This Day in History
October 9th: Roger Williams Is Banished From the Massachusetts Bay Colony, the Black Sox Scandal and Other Events
Next Post

Press {{ keys }} + D to make this page bookmarked.


October 9th: Roger Williams Is Banished From the Massachusetts Bay Colony, the Black Sox Scandal and Other Events


A number of interesting events took place on October 9th in U.S. history. Here is our take on the most interesting and valuable of them.

1635 – Theologian Roger Williams is banished from the Massachusetts Bay colony for “religious dissidence.”

It’s widely known (and actually thought) that the U.S. is the country where all religious dissidents may feel free to practice their faith as they see fit. A number of “religious refugees” have always been heading from Europe and other places towards the Brave New World of North America, where they would never be persecuted for their beliefs. Yet, opposing this thesis, we should admit from that the very early days of North American settlement there had also always been those who were expelled from society due to the things they believed in. Especially – during the Colonial era.  

One of those banished was one of the founders of the Rhode Island colony Roger Williams, who was expelled from Massachusetts Bay colony, because he was “spreading new and dangerous ideas” according to the Puritan majority. Williams, in his turn, believed in the “liberty of conscience,” was one of the first Americans (even though they weren’t called that in this period of time) who stood for the prohibition of slavery and studied Indian language in an attempt to understand Native Americans better.

After his expulsion from the Massachusetts Bay colony Williams founded the colony of Rhode Island and Providence Plantations and the First Baptist Church in America, also known as the First Baptist Church of Providence.

1861 – The Battle of Santa Rosa Island is fought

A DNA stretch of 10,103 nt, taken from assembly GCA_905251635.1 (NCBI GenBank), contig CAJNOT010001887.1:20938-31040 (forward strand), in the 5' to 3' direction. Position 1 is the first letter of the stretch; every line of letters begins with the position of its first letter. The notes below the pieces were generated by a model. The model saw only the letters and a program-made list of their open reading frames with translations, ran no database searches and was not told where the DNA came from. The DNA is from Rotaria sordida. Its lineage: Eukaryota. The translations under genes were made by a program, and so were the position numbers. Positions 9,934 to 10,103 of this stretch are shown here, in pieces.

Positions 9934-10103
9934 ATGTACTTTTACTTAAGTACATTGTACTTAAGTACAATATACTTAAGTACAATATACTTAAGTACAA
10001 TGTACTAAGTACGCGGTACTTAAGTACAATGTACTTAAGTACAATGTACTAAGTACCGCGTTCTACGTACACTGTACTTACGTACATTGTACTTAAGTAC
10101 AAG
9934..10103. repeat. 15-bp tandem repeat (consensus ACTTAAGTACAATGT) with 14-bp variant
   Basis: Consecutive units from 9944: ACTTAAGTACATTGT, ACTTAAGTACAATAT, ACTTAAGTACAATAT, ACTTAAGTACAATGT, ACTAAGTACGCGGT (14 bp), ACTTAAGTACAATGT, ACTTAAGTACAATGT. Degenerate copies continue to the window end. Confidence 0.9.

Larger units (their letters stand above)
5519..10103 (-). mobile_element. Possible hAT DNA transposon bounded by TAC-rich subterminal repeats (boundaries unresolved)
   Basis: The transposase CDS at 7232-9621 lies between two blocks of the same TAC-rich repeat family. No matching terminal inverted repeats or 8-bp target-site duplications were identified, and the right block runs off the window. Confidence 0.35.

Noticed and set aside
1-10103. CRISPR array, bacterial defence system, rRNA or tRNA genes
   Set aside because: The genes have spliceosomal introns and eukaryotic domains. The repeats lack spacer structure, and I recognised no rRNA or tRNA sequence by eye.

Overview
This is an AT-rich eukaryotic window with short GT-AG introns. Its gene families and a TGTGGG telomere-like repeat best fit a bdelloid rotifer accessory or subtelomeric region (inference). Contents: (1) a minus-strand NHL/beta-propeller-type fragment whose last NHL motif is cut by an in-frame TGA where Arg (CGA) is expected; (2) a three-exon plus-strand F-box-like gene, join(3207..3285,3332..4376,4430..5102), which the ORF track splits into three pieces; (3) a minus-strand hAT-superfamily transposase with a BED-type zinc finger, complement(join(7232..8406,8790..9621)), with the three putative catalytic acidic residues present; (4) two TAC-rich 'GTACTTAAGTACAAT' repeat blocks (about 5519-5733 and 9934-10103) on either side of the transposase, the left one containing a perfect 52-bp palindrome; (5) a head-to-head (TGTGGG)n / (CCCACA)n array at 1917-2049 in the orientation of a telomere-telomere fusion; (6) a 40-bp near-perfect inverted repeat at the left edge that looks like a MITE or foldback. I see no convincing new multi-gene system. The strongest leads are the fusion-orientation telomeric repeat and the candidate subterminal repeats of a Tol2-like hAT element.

This battle is characterized as an unsuccessful Confederate attempt to capture Union-held Fort Pickens on Santa Rosa Island, Florida. The state of Florida surely wasn’t among the main battlefields of the Civil War, yet, sometimes the echoes and shadows of the bloodiest and deadliest conflict in American history were heard there.

Today, Santa Rosa Island is a 40-mile barrier island in the U.S. state of Florida, thirty miles from the Alabama state border, so during the Civil War era its strategic importance was beyond any doubt.

Despite outnumbering the Union forces (Confederates deployed 1200 soldiers, whilst the Union could only send 600 warriors to the battle), the Confederates didn’t achieve their goals, losing up to 40 men killed (the losses of the Union were just 14 men killed, 29 wounded and 24 missing in action or captured). Thus, the Confederate offensive into Florida was stopped.

1864 – The Battle of Toms Brook is fought.

Precisely three years after the Battle of Santa Rosa Island, the same day in 1864, Confederates lost another battle. The Battle was fought during the Shenandoah Valley Campaign of the American Civil War in Virginia, which, unlike Florida, was one of the main battlefields of the whole war.

Suffering heavy losses (up to 350 men killed), Confederates withdrew. Due to the speed of the defeat the Confederates ran away from the battlefield, this battle is also sometimes mockingly referred as “The Woodstock Races.”

1919 – The Black Sox scandal

What was this scandal all about? It was a Major League Baseball match fixing incident, as a result of which eight members of the Chicago White Sox were accused of losing the 1919 World Series against the Cincinnati Reds intentionally.

The players did it in exchange for money from a gambling syndicate led by Arnold Rothstein – a notorious racketeer and gambler of his time.

The fallout from the scandal eventually led to the appointment of Judge Kenesaw Mountain Landis as the first Commissioner of Baseball. He was also granted absolute control over the sport in order to restore its integrity.

These are the most notable events in U.S. history that occurred on October 9th, at least in our view.

Author: USA Really